The top picks of ‘22: Our writers select their cultural highlights of the year
Live literary events
After two years of online book launches and promotions, it was wonderful to be able to attend literary events in person once again. Whether it was celebrating Palas Print’s 20th birthday in the company of Meinir Pierce Jones, Charlotte Williams and Jon Gower, sitting in the Babell Lên at the Eisteddfod Genedlaethol, taking my daughter to meet the author of the Sw Sara Mai series or launching two books of my own, I’ve loved being able to meet other authors and readers again.
Rhod Gilbert on Tour – ‘The Book of John’ at Clwyd Theatr Cymru
I consider myself a bit of a connoisseur when it comes to comedians, and Rhod is up there with the best. His routine at Clwyd Theatr Cymru was a bit of a departure from his trademark breathless-with-indignation ranting. Don’t get me wrong, there were still moments of near-apoplectic rage about frozen prawns, but these were tempered by heartfelt reflections on infertility, grief and ill-health.
It takes courage to take such immense pain as his family have felt and make it the deliberate subject of laughter – to literally laugh in the face of suffering. The audience gave him a standing ovation.
Clutch at the Manchester Academy
One of the best things about writing novels about rock music is that readers love to share their own favourite (non-fictional) bands with you.
Following the release of my YA rock band novel ‘Curiad Gwag’, rock music aficionado Judith and I were comparing notes, and it was she who introduced me to the music of Clutch. If my 2022 had a soundtrack, it would be almost exclusively their music.
Clutch run the gamut of the rock genre, from their early angsty stoner-rock to the southern blues of Beale Street, and lead singer Neil Fallon’s theatrical delivery and clever lyrics packed with cultural references makes every one of their album studio albums an intriguing, audial delight.
Judith and I jumped at the chance to see them perform live in Manchester, and it has ruined live music for me. No other band I’ve seen live can match Clutch. Despite being on my feet for over three hours, as soon as the encore ended, I wanted to watch the whole set again.
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Angel was an astonishing and deeply moving production of Henry Naylor’s play, directed by Peter Doran for the Torch Theatre Milford Haven, and performed by Yasemin Ozdemir, who started her career at the Torch Youth Theatre.
The story is based on a young female law student, the Angel of Kobane, who defended her home town in war-torn Syria against ISIS for over a year, allegedly killing over a hundred extremists.
Yasemin’s performance was outstanding: gutsy, physical and able to switch from tragic to comic in seconds.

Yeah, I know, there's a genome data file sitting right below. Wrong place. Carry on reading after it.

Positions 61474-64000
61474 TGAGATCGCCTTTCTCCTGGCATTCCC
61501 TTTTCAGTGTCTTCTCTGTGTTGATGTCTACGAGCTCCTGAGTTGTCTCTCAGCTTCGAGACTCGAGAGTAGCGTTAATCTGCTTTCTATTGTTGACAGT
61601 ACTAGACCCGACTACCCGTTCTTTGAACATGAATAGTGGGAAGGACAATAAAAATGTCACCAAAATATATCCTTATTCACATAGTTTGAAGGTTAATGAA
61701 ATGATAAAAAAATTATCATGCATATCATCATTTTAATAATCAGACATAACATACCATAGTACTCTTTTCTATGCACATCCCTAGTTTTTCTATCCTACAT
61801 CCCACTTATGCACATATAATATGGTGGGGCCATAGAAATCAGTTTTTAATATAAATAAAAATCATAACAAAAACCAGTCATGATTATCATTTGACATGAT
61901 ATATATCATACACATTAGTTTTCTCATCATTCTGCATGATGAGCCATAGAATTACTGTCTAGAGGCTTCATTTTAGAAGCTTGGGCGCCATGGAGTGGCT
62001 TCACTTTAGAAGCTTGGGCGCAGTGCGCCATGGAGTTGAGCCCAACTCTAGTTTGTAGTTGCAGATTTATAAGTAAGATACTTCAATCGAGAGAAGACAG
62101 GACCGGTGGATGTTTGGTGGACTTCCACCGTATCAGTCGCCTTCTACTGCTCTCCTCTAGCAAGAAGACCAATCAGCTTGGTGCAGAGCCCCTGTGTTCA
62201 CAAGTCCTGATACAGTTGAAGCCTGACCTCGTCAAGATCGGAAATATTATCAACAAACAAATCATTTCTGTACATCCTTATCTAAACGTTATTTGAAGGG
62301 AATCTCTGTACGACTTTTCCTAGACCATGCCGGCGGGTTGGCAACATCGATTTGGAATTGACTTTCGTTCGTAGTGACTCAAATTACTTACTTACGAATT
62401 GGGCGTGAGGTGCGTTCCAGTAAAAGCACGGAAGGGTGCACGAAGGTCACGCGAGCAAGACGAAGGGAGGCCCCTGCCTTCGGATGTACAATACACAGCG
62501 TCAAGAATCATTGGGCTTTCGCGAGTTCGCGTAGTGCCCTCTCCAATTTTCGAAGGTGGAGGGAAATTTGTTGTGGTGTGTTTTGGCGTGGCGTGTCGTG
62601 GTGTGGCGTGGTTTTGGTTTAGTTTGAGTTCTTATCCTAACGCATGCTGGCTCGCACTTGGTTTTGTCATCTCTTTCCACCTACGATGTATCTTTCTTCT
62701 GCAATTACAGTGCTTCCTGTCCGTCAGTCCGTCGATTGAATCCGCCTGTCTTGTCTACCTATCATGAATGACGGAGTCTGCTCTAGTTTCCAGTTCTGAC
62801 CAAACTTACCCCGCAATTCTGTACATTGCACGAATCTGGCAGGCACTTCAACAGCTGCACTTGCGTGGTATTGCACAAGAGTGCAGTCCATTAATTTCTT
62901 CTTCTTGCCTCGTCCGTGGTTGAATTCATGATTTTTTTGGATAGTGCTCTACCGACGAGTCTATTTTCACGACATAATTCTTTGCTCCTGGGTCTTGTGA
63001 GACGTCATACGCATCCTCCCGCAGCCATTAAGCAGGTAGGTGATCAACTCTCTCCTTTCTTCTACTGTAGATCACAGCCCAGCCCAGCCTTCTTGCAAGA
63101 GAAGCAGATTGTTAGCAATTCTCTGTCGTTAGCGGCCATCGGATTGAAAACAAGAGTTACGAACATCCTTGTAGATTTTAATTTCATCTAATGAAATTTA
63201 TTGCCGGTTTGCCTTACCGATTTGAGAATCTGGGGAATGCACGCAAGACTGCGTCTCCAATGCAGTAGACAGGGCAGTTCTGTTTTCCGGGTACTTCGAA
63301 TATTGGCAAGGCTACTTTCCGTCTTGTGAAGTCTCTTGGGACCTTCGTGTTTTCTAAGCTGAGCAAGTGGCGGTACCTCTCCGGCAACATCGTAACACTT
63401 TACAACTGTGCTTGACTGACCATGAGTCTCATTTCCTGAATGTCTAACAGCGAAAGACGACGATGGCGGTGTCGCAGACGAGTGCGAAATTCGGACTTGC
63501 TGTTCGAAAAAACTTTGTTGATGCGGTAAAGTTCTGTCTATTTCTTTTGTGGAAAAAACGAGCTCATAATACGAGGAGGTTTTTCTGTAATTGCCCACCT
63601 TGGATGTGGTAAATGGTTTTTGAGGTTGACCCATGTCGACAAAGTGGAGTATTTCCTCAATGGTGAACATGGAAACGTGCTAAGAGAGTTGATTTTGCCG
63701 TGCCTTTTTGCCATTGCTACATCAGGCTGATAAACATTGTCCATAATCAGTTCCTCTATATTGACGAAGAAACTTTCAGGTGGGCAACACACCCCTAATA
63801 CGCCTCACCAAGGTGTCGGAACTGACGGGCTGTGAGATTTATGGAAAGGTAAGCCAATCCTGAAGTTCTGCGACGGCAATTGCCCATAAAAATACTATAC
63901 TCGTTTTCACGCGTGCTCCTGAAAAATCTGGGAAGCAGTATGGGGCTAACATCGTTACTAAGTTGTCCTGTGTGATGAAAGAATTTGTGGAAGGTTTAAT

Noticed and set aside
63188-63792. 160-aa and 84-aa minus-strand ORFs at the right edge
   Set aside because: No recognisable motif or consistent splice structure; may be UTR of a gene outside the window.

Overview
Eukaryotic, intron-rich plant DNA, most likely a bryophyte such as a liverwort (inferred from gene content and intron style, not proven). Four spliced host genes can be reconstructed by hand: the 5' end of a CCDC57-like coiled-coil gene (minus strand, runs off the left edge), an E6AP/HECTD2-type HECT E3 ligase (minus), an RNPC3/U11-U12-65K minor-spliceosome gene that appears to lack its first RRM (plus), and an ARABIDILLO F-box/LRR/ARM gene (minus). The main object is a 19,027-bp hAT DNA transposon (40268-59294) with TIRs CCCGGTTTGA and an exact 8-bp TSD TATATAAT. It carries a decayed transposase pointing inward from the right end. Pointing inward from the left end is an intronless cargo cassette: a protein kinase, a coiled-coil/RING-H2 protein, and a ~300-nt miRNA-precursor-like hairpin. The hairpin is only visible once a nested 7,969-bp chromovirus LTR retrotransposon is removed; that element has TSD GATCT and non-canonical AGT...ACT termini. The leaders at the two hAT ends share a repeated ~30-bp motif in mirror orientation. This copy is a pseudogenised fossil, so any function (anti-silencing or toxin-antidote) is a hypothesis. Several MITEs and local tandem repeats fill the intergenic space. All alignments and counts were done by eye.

Her intelligence in the role was remarkable, as she showed how the dilemma she faces – defend or die – corrupts her to her core.
At the end of the two performances I attended most of the audience were visibly and audibly moved.
What make Angel significant too, is that it is one of Peter Doran’s final productions for the Torch Theatre, a beacon of culture and hope on a wind-thumped cliff in Pembrokeshire, which Peter has kept alight for 24 years as Artistic Director. Alongside more traditional choices, Peter’s championed new writing, like Carwyn and Grav, the latter made into a film by S4C.
Peter had wanted to direct Angel for a long while, and this year the production went to Edinburgh, had a London run and toured Wales to standing ovations.
Currently his last directed panto Sleeping Beauty sells out at the Torch, so it seems a fitting time to thank Peter for the magic he’s brought to us down West, and to look forward to seeing more from talent like Yasemin, nurtured by the against-the-odds Torch Theatre.
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As the year draws to a close, the dark nights inspire nights huddled under blankets sipping hot chocolate and looking back over the past twelve months with fondness. This year, the arts in Wales seem to have defiantly torn back the curtain on the covid restrictions and asked, “Are you coming out then?”
Milky Peaks, written by Seiriol Davies, was show in May at Cardiff’s Sherman Theatre and, for me, one of this year’s highlights. He musical, written and composed by the talented Seiriol Davies, Milky Peaks centres around a small Snowdonian town as it enters a competition to be judged ‘Britain’s Best Town’.
It is soon discovered that this competition is a cover for a right-wing organisation that wants to take over the village. Oh No! Our protagonist, Dewi, must save the day.
Dewi, played by writer Seiriol Davies is lovable and naive. He struggling to come to terms with his own sexuality. It takes a look at what it is to be queer and Welsh and explores them both with smart humour and catchy songs.
Drag Queen Drama
Stealing the show was Ms Pariah Carey, played by Matthew Blake, is an over-the-top, drag queen, tippler that is desperate to be cast as lead in My Fair Lady.
Jokes were served up quicker than cucumber sandwiches at a wake and the costumes were simply imaginatively gorgeous.
It was refreshing to see gender roles being not adhered to with the casting. A jolly, songful dance around serious topics including nationalism, bigotry, and gender.
Good wins out in the end, balance is restored – Hurray!
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